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Loss of consortium is a term used in the law of torts that refers to the deprivation of the benefits of a family relationship due to injuries caused by a tortfeasor. In this context, the word consortium means "(the right of) association and fellowship between two married people". Damages may be claimed under three theories: incurred medical costs or those yet to be incurred by the plaintiff, the loss of an injured spouse's services, and loss of society (within certain parameters).
The common law rule of consortium has been amended or abolished by statute in many jurisdictions. The availability of loss of consortium differs drastically among common law jurisdictions and does not exist at all in several of them. Damages for loss of consortium are considered separately from, and are not to be confused with compensatory damages.
The action was originally expressed in the Latin phrase "per quod servitium et consortium amisit" ("in consequence of which he lost [another person's] servitude and marital services"). The relationship between husband and wife has, historically, been considered worthy of legal protection. The interest being protected under consortium, is that which the head of the household (father or husband) had in the physical integrity of his wife, children, or servants. The undertone of this action is that the husband had an unreciprocated proprietary interest in his wife. The deprivations identified include the economic contributions of the injured spouse to the household, care and affection, and sex. The action was once available to a father against a man who was courting his daughter outside of marriage, on the grounds that the father had lost the consortium of his daughter's household services because she was spending time with her beau.
Loss of consortium arising from personal injuries was recognized under the English common law. In 1349, the Statute of Labourers made legal provision to prevent servants changing employers, and to prevent prospective employers enticing servants away from other employers. Common law developed on the basis of this statute, such that the law extended from covering servants to covering family members. Since some family relationships were seen as analogous to property relationships (e.g. fathers owned their children and husbands owned their wives), harm done to family members could be seen as deprivation of benefits to the family member with legal control over them. For example, in Baker v Bolton (1808) 1 Camp 493, a man was permitted to recover for his loss of consortium while his wife languished after a carriage accident. However, once she died from her injuries, his right to recover for lost consortium ended (after the enactment of Lord Campbell's Act (9 and 10 Vic. c. 93) the English common law continued to prohibit recovery for loss of consortium resulting from the death of a victim). In the 1619 case Guy v. Livesey, it is clear that precedent had been established by that time that a husband's exclusive access to the sexual services of his wife was considered to fall within the concept of 'consortium', and that an adulterer might therefore be sued for depriving a cuckold of exclusive access to the sexual services of his wife. Since adultery could not otherwise be prosecuted in secular courts for most of the period after the twelfth century, loss of consortium became an important basis for prosecution for adultery in English law.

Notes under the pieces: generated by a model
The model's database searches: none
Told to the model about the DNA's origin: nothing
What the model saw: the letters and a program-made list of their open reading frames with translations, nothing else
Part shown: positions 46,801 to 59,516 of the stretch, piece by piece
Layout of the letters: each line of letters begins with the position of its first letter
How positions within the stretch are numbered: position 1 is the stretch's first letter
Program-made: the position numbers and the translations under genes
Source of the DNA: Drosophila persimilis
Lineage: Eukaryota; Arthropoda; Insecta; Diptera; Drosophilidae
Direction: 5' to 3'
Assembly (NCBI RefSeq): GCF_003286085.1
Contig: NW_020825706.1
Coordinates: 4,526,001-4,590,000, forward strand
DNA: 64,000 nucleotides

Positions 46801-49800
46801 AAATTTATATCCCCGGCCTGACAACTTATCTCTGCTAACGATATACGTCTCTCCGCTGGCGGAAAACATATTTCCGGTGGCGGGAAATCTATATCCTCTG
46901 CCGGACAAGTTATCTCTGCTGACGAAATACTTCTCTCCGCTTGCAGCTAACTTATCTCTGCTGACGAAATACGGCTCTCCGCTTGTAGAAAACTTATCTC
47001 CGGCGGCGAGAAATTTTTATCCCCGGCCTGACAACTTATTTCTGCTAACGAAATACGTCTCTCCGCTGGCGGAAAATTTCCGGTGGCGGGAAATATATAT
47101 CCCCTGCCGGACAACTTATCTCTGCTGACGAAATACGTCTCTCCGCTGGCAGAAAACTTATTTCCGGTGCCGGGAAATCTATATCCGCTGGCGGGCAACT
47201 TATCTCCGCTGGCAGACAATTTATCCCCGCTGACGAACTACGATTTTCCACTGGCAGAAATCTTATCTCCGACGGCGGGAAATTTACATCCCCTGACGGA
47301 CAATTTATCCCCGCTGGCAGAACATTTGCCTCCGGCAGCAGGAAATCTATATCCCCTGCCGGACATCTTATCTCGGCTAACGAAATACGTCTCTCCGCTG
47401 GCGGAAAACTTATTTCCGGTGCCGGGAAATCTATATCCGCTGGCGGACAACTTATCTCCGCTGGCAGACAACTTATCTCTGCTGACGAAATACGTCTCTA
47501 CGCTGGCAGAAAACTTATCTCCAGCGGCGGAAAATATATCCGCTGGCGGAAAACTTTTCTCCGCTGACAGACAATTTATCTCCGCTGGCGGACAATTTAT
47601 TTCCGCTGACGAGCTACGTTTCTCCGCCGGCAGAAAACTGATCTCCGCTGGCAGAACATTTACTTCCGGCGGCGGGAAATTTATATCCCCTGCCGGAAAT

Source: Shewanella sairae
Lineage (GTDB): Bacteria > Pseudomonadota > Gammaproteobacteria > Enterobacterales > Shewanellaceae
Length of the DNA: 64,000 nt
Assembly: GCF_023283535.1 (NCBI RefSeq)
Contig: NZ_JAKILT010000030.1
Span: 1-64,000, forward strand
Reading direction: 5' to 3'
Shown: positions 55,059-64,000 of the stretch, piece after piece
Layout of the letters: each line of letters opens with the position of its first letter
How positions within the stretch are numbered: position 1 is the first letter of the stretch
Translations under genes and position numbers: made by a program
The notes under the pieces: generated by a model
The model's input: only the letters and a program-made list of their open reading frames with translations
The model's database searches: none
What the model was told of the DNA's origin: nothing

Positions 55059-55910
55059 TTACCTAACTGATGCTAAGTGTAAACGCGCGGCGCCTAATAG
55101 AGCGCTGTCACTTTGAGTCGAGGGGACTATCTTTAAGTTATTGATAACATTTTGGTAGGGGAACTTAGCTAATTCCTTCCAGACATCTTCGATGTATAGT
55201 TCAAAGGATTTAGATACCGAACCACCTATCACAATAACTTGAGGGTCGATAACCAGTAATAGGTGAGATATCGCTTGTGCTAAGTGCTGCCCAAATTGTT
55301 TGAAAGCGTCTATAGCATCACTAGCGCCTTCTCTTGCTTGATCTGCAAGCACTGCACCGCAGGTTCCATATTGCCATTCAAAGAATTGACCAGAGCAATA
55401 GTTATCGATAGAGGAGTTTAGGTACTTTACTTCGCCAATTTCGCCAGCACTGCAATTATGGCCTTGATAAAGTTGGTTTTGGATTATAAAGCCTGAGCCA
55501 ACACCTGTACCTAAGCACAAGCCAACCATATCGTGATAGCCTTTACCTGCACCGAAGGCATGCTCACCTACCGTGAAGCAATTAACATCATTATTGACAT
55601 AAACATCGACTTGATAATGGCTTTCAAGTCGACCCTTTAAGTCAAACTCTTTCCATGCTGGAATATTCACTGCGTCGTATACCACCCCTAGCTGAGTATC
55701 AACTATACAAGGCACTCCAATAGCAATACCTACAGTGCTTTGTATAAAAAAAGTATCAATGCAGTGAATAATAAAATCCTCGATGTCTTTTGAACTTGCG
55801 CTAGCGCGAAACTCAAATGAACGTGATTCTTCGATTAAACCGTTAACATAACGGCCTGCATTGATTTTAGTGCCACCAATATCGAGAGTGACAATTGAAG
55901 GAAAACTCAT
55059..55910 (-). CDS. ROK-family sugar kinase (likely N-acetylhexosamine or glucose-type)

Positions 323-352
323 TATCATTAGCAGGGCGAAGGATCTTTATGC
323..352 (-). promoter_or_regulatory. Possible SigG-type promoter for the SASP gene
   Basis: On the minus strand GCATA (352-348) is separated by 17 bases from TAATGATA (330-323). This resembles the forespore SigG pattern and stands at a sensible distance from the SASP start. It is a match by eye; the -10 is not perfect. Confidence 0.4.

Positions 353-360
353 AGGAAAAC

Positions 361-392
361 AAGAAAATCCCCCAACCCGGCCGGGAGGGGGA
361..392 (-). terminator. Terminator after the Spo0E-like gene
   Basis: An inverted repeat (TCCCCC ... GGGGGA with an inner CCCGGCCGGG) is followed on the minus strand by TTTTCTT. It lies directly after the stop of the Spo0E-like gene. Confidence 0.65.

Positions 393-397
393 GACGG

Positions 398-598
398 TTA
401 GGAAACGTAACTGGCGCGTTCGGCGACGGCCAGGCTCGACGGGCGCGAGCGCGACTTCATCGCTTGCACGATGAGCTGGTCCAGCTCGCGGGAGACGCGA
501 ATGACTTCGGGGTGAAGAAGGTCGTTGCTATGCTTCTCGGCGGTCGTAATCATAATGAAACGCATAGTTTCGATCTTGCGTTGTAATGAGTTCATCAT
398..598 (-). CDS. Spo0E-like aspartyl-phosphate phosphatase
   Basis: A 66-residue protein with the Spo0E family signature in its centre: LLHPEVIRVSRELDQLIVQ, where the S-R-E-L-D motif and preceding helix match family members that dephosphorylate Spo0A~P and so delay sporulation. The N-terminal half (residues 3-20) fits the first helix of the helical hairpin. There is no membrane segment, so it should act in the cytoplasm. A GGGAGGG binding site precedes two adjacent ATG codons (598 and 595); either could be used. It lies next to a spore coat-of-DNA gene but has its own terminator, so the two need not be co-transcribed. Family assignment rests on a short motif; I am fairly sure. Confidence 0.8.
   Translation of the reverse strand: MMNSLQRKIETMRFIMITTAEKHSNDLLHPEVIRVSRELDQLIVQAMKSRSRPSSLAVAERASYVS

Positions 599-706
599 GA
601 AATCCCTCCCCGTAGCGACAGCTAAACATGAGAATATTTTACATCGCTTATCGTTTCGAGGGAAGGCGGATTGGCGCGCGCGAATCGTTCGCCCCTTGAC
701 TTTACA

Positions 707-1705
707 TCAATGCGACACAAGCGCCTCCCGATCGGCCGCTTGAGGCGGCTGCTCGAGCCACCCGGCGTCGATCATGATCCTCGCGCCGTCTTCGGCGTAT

Actions for loss of consortium were abolished in England and Wales and Northern Ireland by the Administration of Justice Act 1982 (UK) s. 2.
In an Australian case, Baker v. Bolton (1808) 1 Camp 493, Lord Ellenborough made a much disputed, and unsupported, statement that an action for loss of consortium will not lie when the act, omission, or negligence in question results in the wife's death. Similarly, a claim for loss of consortium will not lie where the husband and wife's marital bond has been severed by divorce (Parker v Dzundza  Qd R 55).
This action, in its common law form, has been labelled by Australian High Court Justice Murphy as an "archaic view" of interpersonal relationships due to the proprietary and misogynist undertones. In his judgment in Sharman v Evans (1977) 138 CLR 563, he noted that "actions for loss of services correctly treat this [the loss of a woman's capacity to make usual contributions as wife and mother in a household] as economic injury, but as a loss to the husband on the archaic view of the husband as master or owner of his wife".
Actions for the loss of consortium were abolished in New South Wales, Tasmania, Western Australia, and the Australian Capital Territory and by, respectively, the Law Reform (Marital Consortium) Act 1984 (NSW) s 3, the Common law (Miscellaneous Actions) Act 1986 (Tas) s 3, the Law Reform (Miscellaneous Provisions) Act 1941 (WA) s 3, and the Civil Law (Wrongs) Act 2002 (ACT) s 218
Actions for the loss of consortium were abolished in New Zealand by the Accident Compensation Act 1972 (NZ) s 5(2).
Loss of consortium has been brought into the law as a cause of action by civil codes, for example, in Maine or into the common law by action of justices. Other jurisdictions view loss of consortium as an element of damages, not as an independent cause of action; in which case the claim must be brought under another tort. As an example, in suits brought under the State of Washington's wrongful death statute, loss of consortium is an element of damages. Although some jurisdictions recognize only spousal consortium (usually considered as sex), others recognize parental consortium (love and affection) and allow children to recover for the death or disability of a parent and vice versa.
Since same-sex marriage became available in the United States, courts in that country have extended loss of consortium to these unions.